skaldic

Skaldic Poetry of the Scandinavian Middle Ages

Menu Search

Note to Ótt Hfl 8I

[8] járnhringar gunnþinga ‘iron-rings of battle-meetings [MAIL-SHIRTS]’: The line (gunnþinga járnhringar in ms. order) raises a question of syllable count. W, the sole ms. of FGT, has sg. gunnþings here, and writes a clearly disyllabic ‘éärn’ for the first element of járnhringar, which might suggest a disyllabic form, though Hreinn Benediktsson’s view (FGT 1972a, 226 n.) is that ‘the accent and the diaeresis are surely later additions’. The First Grammarian comments that kveðandin skyldi hann til at slíta eina samstǫfu í sundr ok gøra tvær ór, til þess at kveðandi haldisk í hætti ‘the meter forced him [the poet] to split one syllable into two, so that the meter might remain intact’ (FGT 1972b, 20-1, trans. Haugen). However, the gen. pl. reading -þinga in the konungasǫgur mss supplies the necessary six syllables for the line and so is followed here, whereas Skj B adopts W’s archaic reading, as do Skald and ÍF 27. Skj B and ÍF 27 both translate járnhringar as ‘swords’. Hringr ‘ring’ often stands for ‘sword’ in skaldic diction (see Note to Þhorn Harkv 1/1), as does járn ‘iron’; cf. Kock’s (NN §728) klingor utav järn ‘blades of iron’. Rainford (1995, 66) argues instead that the gunnþinga járnhringar which sprungu ‘sprang apart’ are mail-shirts; this view is adopted here. For the use of hringr and járn in terms for mail-shirts see further Falk (1914b, 175-7), and compare OE hringīren ‘ring-iron, mail-shirt’ in Beowulf l. 322 (Beowulf 2008, 13). The construction appears to be a kenning, although it does not match the most stereotypical kennings for ‘mail-shirt’ (Meissner 165).

References

  1. Bibliography
  2. Skj B = Finnur Jónsson, ed. 1912-15b. Den norsk-islandske skjaldedigtning. B: Rettet tekst. 2 vols. Copenhagen: Villadsen & Christensen. Rpt. 1973. Copenhagen: Rosenkilde & Bagger.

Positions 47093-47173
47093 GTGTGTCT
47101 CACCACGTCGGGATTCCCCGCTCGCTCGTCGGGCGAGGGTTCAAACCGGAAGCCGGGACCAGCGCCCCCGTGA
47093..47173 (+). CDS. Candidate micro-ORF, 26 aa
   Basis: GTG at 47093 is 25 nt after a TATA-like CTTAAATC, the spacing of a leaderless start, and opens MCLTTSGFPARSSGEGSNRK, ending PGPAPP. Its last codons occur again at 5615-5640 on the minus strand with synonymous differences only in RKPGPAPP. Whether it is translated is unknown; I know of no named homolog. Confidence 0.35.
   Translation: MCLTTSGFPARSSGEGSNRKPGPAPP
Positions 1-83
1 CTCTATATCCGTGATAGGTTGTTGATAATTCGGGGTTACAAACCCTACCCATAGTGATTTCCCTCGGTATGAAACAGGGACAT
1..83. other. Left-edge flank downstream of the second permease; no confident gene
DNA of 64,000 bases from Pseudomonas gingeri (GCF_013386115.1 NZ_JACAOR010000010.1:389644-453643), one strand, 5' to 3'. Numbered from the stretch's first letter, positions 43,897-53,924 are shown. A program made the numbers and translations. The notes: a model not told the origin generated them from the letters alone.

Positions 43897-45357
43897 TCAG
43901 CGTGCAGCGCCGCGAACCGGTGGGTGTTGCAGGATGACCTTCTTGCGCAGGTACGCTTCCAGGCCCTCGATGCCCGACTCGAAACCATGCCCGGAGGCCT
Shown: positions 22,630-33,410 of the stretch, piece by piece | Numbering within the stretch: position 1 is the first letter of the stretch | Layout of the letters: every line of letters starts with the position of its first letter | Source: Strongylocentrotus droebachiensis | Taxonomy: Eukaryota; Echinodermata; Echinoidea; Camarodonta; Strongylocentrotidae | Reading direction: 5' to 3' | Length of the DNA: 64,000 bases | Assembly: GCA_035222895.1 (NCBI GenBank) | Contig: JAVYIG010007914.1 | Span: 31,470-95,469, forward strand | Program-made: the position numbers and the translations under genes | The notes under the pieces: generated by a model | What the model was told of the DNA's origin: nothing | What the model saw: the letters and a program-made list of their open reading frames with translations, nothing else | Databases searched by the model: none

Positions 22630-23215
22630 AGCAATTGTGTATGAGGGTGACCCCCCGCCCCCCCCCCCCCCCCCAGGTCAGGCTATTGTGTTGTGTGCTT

3. Skald = Kock, Ernst Albin, ed. 1946-50. Den norsk-isländska skaldediktningen. 2 vols. Lund: Gleerup.
  4. NN = Kock, Ernst Albin. 1923-44. Notationes Norrœnæ: Anteckningar till Edda och skaldediktning. Lunds Universitets årsskrift new ser. 1. 28 vols. Lund: Gleerup.
  5. Meissner = Meissner, Rudolf. 1921. Die Kenningar der Skalden: Ein Beitrag zur skaldischen Poetik. Rheinische Beiträge und Hülfsbücher zur germanischen Philologie und Volkskunde 1. Bonn and Leipzig: Schroeder. Rpt. 1984. Hildesheim etc.: Olms.
  6. FGT 1972a = Hreinn Benediktsson, ed. 1972. The First Grammatical Treatise. University of Iceland Publications in Linguistics 1. Reykjavík: Institute of Nordic Linguistics.
  7. ÍF 26-8 = Heimskringla. Ed. Bjarni Aðalbjarnarson. 1941-51.
  8. Beowulf 2008 = Fulk, Robert D., Robert E. Bjork and John D. Niles, eds. 2008. Klaeber’s Beowulf and the Fight at Finnsburg. 4th rev. edn of Beowulf and the Fight at Finnsburg, ed. Fr. Klaeber. Toronto, Buffalo and London: University of Toronto Press.
  9. Falk, Hjalmar. 1914b. Altnordische Waffenkunde. Videnskapsselskapets skrifter, II. Hist.-filos. kl. 1914, 6. Kristiania (Oslo): Dybwad.
  10. FGT 1972b = Haugen, Einar, ed. 1972. The First Grammatical Treatise: The Earliest Germanic Phonology. 2nd edn. London: Longman.
  11. Rainford, Jessica. 1995. ‘Óláfr Haraldsson, King and Saint of Norway, and the Development of Skaldic Style (ca.1015-ca.1153)’. D. Phil. thesis. University of Oxford.
  12. Internal references
  13. R. D. Fulk (ed.) 2012, ‘Þorbjǫrn hornklofi, Haraldskvæði (Hrafnsmál) 1’ in Diana Whaley (ed.), Poetry from the Kings’ Sagas 1: From Mythical Times to c. 1035. Skaldic Poetry of the Scandinavian Middle Ages 1. Turnhout: Brepols, p. 94.
  14. Not published: do not cite ()

Close

Log in

This service is only available to members of the relevant projects, and to purchasers of the skaldic volumes published by Brepols.
This service uses cookies. By logging in you agree to the use of cookies on your browser.

Close